If you were seeking a tasteof old-school police work in San Francisco, you might try something like this:
A young man at Hippie Hill in Golden Gate Park sits on a blanket, smoking marijuana. A stranger approaches him and asks to buy some. The young man declines. Being a free spirit, he insists on sharing instead. He pinches off a few nugs, hands them over, and refuses payment from the stranger, who disappears.
Minutes later, he is surrounded by cops. It was a setup. He is busted. In court, the stranger, who was an undercover police officer, swears the operation was a clear-cut case of possession with intent to sell — a felony. After all, the cop testifies, he stuffed a $20 bill under the free spirit's blanket. This doesn't sell with the jury, which returns a not guilty verdict.
The "sting" is a waste of time: Marijuana continues to be smoked and sold in Golden Gate Park. And it's a waste of money: The cops involved all collected overtime pay.
In modern times, this case — a relic of the Reagan-era tactics that have swelled the nation's prisons to bursting with low-level drug offenders — sounds absurd or fictional.
It is absurd. But it is not fictional. It happened in February, under the watch of San Francisco's last great narc, who, after 45 years of participating or directing this sort of thing, retired last month. This sort of thing may now retire with him.
Greg Corrales is a true believer. There is no "recreational use," no "medical marijuana," and no "drug prohibition." There is dope, dope dealers, and dope fiends.
Corrales retired from the San Francisco Police Department this month, after almost 45 years on the force — perhaps the longest-tenured cop the SFPD has ever had.
The operation in the park was a "buy-bust" operation. In his career, as a narcotics officer and later head of the narcotics unit — which at its peak numbered about 50 officers (including current police Chief Greg Suhr) — Corrales ran thousands of these stings.
And they worked. For 20 years, from 1988 to 2008, there were never fewer than 7,500 drug arrests a year in San Francisco. Usually, there were thousands more.
During this time, no less than one-third of the department's felony arrests were drug busts, according to records on file with the state Attorney General.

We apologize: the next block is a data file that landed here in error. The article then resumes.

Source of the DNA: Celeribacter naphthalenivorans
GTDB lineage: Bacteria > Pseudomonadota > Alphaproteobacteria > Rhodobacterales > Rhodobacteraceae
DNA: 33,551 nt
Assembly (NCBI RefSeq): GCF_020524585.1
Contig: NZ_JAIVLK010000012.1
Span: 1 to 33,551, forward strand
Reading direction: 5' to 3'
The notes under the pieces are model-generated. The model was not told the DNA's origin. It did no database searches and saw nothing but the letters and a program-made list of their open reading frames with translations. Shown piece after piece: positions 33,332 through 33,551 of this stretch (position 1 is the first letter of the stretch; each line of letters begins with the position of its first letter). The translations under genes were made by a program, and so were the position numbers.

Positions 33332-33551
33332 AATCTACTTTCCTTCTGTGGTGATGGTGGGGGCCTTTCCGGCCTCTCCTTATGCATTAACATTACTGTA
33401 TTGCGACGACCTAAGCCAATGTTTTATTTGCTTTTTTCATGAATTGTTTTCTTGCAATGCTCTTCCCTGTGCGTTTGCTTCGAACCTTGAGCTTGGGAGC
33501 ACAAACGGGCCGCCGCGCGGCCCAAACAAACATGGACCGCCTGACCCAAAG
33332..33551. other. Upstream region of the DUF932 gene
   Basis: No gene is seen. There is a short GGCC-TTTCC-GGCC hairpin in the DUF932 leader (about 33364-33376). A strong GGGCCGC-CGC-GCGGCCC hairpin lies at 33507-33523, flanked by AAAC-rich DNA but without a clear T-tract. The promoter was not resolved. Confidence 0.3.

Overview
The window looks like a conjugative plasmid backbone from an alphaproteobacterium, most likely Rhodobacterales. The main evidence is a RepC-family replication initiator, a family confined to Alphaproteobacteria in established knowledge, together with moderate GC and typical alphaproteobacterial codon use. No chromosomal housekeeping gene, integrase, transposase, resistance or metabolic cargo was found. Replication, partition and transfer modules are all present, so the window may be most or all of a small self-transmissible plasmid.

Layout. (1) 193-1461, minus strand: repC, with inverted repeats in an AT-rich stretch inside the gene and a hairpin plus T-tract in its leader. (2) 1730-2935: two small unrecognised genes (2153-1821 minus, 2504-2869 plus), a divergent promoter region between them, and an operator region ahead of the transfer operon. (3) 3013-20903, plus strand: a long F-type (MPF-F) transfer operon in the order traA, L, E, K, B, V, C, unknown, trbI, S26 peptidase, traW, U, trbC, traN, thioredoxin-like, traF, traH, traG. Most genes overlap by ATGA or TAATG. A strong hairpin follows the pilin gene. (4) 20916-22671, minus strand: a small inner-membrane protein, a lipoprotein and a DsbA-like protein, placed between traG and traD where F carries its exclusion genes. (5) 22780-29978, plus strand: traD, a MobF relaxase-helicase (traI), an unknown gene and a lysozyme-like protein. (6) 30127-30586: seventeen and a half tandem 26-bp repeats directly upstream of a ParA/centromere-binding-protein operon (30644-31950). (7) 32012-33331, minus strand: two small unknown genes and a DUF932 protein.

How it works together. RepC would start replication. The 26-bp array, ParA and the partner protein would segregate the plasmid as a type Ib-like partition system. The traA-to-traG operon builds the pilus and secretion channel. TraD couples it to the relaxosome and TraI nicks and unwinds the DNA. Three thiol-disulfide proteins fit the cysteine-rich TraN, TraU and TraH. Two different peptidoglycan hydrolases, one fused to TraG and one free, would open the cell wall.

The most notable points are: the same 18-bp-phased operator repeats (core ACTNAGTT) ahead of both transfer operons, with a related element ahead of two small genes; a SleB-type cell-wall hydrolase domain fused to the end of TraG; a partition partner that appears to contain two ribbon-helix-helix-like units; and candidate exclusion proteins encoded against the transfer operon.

Who was getting arrested? Black crackheads, mostly. On his first day in the Hall of Justice, at the height of the drug-arrest era, a newcomer to the DA's office took an introductory tour. On exiting the elevator at the sixth-floor jail, his tour guide, an experienced African-American prosecutor, said: "And here's where we keep our Negroes."
"And sure enough," the man remembers now, "everybody in an orange jumpsuit had brown skin."
This was the drug war, which cops like Corrales waged relentlessly until SFPD ceded the field, and only recently: In 1998, there were 9,360 felony drug arrests in the city. In 2012, the most recent data handy, there were 8,046 felony arrests, total — homicide, rape, arson, theft, and everything else.
The narcotics unit, instantly recognizable in their "undercover" Hawaiian shirts (preferred because "They hide a gun good," one told me) is now a tenth its former size.
Drugs now make up an eighth of the cases at the Hall of Justice, with 1,403 felony narcotics busts in 2012. But the drug war lived on in the Haight-Ashbury, where Corrales was the cop in charge from 2012 until his retirement May 27.
Buy-busts were negligible there before his arrival at Park Station. After, a quarter of all "decoy" arrests in San Francisco came from the park. Nearly all involved marijuana.
For better or worse, there will never be another cop like Corrales.
He was fearless. The former Marine followed up time in Vietnam by volunteering for the department's most dangerous duty. He was the decoy in buy-busts in the city's public housing projects, and, after he busted a man who was later killed in the Zebra murders, offered to be bait in a sting to net the racist killers (the brass declined his offer).
He was also an outlaw. He did a U-turn on the Golden Gate Bridge and fired his weapon in the air in front of police headquarters. He racked up "hundreds" of citizen complaints, and the city paid out hundreds of thousands of dollars to settle lawsuits against him. He, along with Suhr, ended up indicted for messing with the investigation into the SFPD's Fajitagate scandal (they were acquitted).
And he was such a true-blue drug crusader that when the District Attorney declined to prosecute Castro District marijuana pioneer Dennis Peron, Corrales ratted Peron out to the feds.
He played out the string to the end. A 2012 Bay Citizen profile revealed the scene: a man in his 60s, gray-haired and potbellied, wearing a shirt bearing the image of Grumpy from Snow White, wandering the park, asking street kids to sell him some weed.
It was Corrales, a cowboy clinging to his spurs long after the frontier had been paved over.